Aldermen want to ban chokeholds by police and private security
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Chicago Police officers and their counterparts in public and private security would be forbidden from using chokeholds under a crackdown proposed Monday in response to protests sweeping the nation.
Last week, a New York grand jury refused to indict a police officer who placed Eric Garner in a chokehold after Garner resisted arrest for selling loose cigarettes, which are also a chronic complaint of Chicago aldermen.
The decision added fuel to the fire for protesters already upset about a grand jury’s decision in Ferguson, Mo., not to indict the police officer who shot and killed Michael Brown.
On Monday, Chicago aldermen were moved to take action.
Finance Committee Chairman Edward Burke (14th) joined forces with three African-American aldermen — Will Burns (4th), Michelle Harris (8th) and Carrie Austin (34th) — on an ordinance they claim would make Chicago the nation’s first “no-choke city.”
Chicago Police Department general orders effectively ban chokeholds without using that specific term.
But the ordinance introduced at Monday’s Finance Committee meeting would spell it out in detail and rule it out among all law enforcement officers and private security guards.
It states, “No peace officer, private security contractor or private security personnel shall apply a chokehold in the performance of his or her duties unless faced with a situation in which the use of deadly force is justified under applicable law.”
Burke is a former Chicago Police officer who went through the police academy nearly 50 years ago.
“In my class, we were taught how to choke people and to choke ‘em until they lost consciousness. And when they taught us how to do that at the time, we were taught to use our nightstick to choke that person,” Burke said.
“Fifty years ago, when I was taught as a Chicago cop to choke people into unconsciousness, water-boarding was being used commonly. Water-boarding is not used anymore and choking shouldn’t be used anymore.”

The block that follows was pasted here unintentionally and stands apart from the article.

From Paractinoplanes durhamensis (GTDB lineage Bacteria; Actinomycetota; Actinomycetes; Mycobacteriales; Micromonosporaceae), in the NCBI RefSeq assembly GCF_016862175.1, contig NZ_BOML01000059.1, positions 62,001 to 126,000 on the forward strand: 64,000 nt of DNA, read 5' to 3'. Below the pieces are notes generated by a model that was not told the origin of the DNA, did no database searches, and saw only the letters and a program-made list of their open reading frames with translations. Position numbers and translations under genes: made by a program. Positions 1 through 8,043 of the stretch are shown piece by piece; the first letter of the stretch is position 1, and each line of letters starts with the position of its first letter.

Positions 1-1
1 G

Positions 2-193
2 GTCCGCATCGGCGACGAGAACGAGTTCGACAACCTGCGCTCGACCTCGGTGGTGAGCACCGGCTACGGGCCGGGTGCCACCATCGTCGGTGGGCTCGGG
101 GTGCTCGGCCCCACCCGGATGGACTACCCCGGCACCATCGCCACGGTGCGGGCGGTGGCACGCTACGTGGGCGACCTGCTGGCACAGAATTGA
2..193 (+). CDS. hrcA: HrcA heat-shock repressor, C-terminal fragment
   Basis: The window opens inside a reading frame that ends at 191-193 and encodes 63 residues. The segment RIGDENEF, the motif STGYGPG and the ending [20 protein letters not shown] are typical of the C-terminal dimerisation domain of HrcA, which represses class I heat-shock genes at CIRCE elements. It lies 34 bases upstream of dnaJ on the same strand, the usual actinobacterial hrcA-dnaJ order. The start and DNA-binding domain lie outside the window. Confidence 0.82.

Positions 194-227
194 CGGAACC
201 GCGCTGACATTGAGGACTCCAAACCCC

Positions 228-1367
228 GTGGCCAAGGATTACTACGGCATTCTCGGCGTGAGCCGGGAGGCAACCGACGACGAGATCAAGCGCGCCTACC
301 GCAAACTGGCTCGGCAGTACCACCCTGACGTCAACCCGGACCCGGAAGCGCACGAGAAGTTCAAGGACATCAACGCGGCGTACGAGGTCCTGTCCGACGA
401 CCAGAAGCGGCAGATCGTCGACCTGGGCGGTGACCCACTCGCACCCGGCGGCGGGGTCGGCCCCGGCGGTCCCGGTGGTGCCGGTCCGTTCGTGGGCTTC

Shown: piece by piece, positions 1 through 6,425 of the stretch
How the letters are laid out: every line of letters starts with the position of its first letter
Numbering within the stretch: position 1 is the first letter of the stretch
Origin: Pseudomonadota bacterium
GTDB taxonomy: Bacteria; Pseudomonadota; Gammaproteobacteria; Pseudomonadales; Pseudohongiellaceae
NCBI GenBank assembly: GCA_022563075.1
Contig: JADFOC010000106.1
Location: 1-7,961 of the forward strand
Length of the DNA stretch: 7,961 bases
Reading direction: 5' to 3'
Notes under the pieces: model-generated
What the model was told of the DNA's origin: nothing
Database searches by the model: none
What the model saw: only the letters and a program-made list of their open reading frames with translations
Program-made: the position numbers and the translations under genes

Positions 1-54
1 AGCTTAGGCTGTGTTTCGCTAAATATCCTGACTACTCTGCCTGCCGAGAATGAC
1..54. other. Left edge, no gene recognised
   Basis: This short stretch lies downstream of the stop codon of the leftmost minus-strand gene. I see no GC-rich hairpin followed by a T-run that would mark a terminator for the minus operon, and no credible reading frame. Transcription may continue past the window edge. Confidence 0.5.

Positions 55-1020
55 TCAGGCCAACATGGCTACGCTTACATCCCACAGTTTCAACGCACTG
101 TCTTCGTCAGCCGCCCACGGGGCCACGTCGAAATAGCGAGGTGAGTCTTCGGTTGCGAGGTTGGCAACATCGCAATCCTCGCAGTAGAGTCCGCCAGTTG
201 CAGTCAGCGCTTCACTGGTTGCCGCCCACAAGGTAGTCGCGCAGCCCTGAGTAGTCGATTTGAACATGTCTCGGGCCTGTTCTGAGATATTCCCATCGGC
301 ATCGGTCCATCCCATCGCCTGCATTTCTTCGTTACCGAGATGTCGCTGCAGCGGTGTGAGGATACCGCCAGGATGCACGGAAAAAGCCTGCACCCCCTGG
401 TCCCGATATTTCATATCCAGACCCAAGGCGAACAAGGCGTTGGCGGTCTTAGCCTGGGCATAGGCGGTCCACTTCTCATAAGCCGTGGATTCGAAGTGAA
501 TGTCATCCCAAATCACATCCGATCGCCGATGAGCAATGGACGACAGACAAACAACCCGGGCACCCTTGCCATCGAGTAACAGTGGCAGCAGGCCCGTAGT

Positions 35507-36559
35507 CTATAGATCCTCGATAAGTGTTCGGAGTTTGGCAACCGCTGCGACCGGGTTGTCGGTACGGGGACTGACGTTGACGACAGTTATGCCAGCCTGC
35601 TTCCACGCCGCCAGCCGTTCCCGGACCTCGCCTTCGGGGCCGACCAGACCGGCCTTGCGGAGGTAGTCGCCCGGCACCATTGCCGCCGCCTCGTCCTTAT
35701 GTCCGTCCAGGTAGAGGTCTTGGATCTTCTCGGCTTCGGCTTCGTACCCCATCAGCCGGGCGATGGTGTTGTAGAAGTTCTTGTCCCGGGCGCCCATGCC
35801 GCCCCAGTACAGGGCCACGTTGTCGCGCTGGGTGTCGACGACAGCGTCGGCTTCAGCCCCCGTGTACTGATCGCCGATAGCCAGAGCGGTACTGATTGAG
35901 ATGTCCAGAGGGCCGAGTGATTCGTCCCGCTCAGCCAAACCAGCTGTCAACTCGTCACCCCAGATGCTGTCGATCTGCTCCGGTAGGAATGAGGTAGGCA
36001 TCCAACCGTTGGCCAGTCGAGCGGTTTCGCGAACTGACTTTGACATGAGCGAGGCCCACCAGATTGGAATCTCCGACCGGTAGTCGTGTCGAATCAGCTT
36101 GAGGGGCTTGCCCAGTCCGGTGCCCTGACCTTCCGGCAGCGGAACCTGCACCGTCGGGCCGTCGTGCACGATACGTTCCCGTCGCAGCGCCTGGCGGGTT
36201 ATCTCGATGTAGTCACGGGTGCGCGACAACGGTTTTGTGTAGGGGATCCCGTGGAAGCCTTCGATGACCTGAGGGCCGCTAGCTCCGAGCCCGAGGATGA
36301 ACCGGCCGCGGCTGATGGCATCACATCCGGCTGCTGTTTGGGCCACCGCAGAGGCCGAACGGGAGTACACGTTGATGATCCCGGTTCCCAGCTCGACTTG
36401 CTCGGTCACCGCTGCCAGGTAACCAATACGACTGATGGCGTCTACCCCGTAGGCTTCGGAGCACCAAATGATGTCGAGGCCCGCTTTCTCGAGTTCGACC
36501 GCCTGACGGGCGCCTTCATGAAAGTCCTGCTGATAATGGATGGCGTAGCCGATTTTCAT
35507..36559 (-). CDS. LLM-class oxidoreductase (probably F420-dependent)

Austin said the back-to-back decisions by grand juries in Ferguson and New York has added to the distrust of law enforcement in general and police officers in particular among minorities across the nation.
“We put so much faith in our justice system, [but] I believe it has failed those two individuals,” she said.
“With this ordinance, we will try to assure the public in Chicago that it will not occur in this city. It puts our police officers and any other law enforcement on notice that this is a tactic that will not be accepted in our city. Hopefully, with those who are out of hand, they could use additional tools in their tool box of Tasers and anything else that would render that individual submissive besides with a choke hold which, in our opinion, is deadly force.”
Ald. Deborah Graham (29th) said the protests sweeping the nation have shined a world spotlight on the problem of police brutality.
“I would just cringe to see anyone else die at the hands of a tactic that is no longer effective, [is] destructive and would just waste lives,” she said.
“And I would hope that anyone who is in charge of law enforcement officers would not make comments that the person should have been in better health and they would have survived a chokehold. Individuals in other cities are making comments such as that it’s a disregard for life.”
As the son of a 25-year veteran police officer in Cleveland, Burns went out of his way to say that he supports police officers and the work that they do to stop gang violence and shootings in his South Side ward.
But he also called the no-choke ordinance “an important step” toward establishing “clear bright lines” for police officers to follow in their interactions with the public.